The fascinating friction between UConn's head coach Bob Diaco and the UCF athletic department is paralleled by buffoonery and confusion — all transpiring from a single tweet.

On one end, a picture tweeted from the UConnFootball account on June 1 shows a trophy and a countdown clock Diaco had initiated for the annual game between the two American Athletic Conference schools, which he has dubbed "The Civil Conflict."

On the other end is a blindsided UCF, which is scrambling to put out a statement saying "[We] did not have any involvement in the creation of a trophy or an annual rivalry game with UConn."

And somewhere in the middle is the media, sprinting to find mastermind Diaco so they can get him to say clickbait headlines, such as "UConn coach says he doesn't need UCF's consent for rivalry."

In this cathedral we've made of sports, people are too reverent to see how amusing this fun-and-games world is sometimes.

There is no natural reason for The Civil Conflict to be a rivalry, but the absurdity of it all is premised on fun with a hint of anarchy.

For one, this unilateral rivalry is almost surely a shameless plug for UConn to recapture some fan support lost during a 2-10 season that ranked second worst in the country.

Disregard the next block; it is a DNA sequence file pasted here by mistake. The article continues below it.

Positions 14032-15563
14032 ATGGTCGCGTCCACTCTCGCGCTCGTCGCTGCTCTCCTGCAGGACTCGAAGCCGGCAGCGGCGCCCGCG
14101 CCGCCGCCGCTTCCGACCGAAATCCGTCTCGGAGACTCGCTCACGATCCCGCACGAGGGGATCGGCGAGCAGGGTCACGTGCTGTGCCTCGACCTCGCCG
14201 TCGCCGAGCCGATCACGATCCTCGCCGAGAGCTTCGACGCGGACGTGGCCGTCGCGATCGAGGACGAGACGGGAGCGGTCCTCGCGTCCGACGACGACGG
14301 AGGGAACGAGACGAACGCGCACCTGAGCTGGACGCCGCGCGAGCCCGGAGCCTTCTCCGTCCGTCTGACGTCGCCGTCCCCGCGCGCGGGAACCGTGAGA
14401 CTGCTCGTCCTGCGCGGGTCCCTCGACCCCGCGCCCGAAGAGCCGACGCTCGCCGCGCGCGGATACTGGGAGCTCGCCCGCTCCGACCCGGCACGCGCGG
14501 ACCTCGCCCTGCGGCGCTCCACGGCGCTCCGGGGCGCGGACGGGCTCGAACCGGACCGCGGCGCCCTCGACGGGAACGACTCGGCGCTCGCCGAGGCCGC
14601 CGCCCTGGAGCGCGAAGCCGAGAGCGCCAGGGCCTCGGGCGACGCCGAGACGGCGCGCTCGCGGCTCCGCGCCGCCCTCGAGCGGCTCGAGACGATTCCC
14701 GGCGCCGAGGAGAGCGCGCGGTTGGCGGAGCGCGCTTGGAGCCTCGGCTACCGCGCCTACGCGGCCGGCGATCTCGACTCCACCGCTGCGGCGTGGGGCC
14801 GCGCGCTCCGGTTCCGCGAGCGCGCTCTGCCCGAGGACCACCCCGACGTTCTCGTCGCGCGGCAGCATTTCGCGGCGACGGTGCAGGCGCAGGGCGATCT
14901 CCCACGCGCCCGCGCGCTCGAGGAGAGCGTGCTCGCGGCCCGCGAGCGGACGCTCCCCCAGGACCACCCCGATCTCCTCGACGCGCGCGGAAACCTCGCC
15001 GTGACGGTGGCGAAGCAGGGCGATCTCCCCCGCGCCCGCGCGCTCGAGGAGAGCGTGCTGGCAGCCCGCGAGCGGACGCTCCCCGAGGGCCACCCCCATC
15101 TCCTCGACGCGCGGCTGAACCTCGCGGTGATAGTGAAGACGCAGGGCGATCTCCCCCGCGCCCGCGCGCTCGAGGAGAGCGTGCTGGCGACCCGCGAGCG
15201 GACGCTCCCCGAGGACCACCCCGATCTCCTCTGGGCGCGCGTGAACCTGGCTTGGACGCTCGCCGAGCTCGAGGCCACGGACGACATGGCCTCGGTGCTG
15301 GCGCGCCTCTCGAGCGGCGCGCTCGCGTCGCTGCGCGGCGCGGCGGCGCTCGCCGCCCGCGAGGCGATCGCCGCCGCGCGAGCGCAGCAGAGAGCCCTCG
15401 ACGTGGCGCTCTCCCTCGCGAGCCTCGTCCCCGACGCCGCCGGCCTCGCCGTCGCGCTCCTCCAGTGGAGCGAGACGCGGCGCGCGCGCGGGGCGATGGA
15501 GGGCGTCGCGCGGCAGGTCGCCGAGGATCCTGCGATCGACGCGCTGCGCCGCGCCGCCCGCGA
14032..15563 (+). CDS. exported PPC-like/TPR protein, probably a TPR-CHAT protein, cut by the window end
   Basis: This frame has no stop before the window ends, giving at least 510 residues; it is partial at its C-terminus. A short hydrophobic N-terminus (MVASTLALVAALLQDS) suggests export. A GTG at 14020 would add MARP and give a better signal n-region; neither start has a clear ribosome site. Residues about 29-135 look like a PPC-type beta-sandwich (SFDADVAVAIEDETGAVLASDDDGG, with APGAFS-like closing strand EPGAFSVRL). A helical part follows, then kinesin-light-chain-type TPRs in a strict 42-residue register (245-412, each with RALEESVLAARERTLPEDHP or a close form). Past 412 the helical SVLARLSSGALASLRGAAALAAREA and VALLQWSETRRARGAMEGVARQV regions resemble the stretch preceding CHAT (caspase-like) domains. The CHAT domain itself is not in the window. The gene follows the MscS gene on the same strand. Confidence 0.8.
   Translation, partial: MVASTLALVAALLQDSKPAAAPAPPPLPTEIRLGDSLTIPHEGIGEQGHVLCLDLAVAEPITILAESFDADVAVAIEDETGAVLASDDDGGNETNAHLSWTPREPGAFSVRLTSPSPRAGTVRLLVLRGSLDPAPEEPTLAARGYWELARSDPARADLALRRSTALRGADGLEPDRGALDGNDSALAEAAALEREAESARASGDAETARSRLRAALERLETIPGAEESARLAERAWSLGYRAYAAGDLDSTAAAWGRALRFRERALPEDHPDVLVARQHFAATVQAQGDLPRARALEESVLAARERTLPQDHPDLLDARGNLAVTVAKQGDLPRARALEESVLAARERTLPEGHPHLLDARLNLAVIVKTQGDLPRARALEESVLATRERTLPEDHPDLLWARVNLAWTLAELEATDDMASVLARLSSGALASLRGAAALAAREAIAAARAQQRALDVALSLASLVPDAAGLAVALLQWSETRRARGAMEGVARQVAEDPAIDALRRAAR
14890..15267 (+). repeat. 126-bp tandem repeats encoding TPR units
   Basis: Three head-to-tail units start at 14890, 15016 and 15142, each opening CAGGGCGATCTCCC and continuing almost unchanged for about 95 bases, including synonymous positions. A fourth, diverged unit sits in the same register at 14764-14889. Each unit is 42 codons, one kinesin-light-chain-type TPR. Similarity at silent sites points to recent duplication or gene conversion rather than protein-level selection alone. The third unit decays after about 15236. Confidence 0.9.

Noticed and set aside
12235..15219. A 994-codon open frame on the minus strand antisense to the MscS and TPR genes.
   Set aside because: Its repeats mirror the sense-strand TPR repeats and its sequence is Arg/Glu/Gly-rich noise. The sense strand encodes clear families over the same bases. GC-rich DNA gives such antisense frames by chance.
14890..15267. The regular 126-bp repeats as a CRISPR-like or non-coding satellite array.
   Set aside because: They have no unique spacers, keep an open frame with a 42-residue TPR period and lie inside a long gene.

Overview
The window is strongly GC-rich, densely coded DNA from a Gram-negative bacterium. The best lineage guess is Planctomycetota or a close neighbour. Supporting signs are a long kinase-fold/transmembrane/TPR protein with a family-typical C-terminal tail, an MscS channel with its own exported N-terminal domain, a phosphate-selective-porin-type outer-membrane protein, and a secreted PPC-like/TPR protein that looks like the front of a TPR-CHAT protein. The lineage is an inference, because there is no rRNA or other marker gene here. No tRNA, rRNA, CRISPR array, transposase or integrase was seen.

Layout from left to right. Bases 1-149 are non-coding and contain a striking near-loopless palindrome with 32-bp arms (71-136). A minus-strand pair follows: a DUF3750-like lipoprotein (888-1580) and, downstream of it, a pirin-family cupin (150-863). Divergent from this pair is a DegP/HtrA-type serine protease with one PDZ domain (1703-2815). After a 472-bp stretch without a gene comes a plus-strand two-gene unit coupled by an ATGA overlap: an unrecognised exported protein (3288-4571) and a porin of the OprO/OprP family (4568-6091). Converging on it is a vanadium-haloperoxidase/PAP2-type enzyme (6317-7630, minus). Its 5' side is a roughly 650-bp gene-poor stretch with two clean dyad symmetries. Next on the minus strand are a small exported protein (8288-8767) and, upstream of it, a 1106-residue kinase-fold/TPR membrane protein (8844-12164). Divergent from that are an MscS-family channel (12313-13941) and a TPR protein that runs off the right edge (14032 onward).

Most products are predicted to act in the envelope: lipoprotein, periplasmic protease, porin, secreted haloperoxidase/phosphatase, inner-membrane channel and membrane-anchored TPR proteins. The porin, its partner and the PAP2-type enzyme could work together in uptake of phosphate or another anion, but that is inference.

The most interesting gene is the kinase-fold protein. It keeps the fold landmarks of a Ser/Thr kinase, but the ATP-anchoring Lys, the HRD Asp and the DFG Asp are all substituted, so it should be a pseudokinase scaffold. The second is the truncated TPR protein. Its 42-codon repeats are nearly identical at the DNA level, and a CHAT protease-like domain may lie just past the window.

There's also a lot of confusing elements to this, namely the fact that UConn and UCF don't have much prior history whatsoever. They've only played twice in the past two years, with the Knights trouncing the Huskies 62-17 in 2013 and UConn pulling a 37-29 upset in 2014.

And the schools don't have geographical ties by any stretch of the mile. They're approximately 1,214 miles apart and likely would have never played each other if it weren't for the conference realignment flurry back in 2013.

Call it a marketing ploy or a gimmick, it's a smart business move if it interests fans to come out to Bright House Networks Stadium in October.

The only real question remains: What will George O'Leary do with the trophy if they win?

Will he rectify the omission and throw it into the Reflecting Pond? I'd tune in just to see this mess unravel even further.


Brian Goins is a Digital Producer for the Central Florida Future. Follow him on Twitter @byBrianGoins or email him at

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